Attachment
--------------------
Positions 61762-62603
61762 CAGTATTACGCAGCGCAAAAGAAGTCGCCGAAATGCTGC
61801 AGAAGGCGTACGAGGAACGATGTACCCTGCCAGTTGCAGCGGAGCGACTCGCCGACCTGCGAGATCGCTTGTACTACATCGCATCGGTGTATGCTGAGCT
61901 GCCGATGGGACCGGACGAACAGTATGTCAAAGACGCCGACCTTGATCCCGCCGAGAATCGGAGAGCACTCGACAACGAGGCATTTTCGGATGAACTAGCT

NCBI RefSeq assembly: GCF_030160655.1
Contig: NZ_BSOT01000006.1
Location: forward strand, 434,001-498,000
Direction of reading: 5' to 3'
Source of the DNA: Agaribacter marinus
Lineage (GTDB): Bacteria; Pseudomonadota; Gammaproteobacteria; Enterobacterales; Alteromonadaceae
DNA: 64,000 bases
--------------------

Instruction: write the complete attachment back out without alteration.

Positions 61762-62603
61762 CAGTATTACGCAGCGCAAAAGAAGTCGCCGAAATGCTGC
61801 AGAAGGCGTACGAGGAACGATGTACCCTGCCAGTTGCAGCGGAGCGACTCGCCGACCTGCGAGATCGCTTGTACTACATCGCATCGGTGTATGCTGAGCT
61901 GCCGATGGGACCGGACGAACAGTATGTCAAAGACGCCGACCTTGATCCCGCCGAGAATCGGAGAGCACTCGACAACGAGGCATTTTCGGATGAACTAGCT

NCBI RefSeq assembly: GCF_030160655.1
Contig: NZ_BSOT01000006.1
Location: forward strand, 434,001-498,000
Direction of reading: 5' to 3'
Source of the DNA: Agaribacter marinus
Lineage (GTDB): Bacteria; Pseudomonadota; Gammaproteobacteria; Enterobacterales; Alteromonadaceae
DNA: 64,000 bases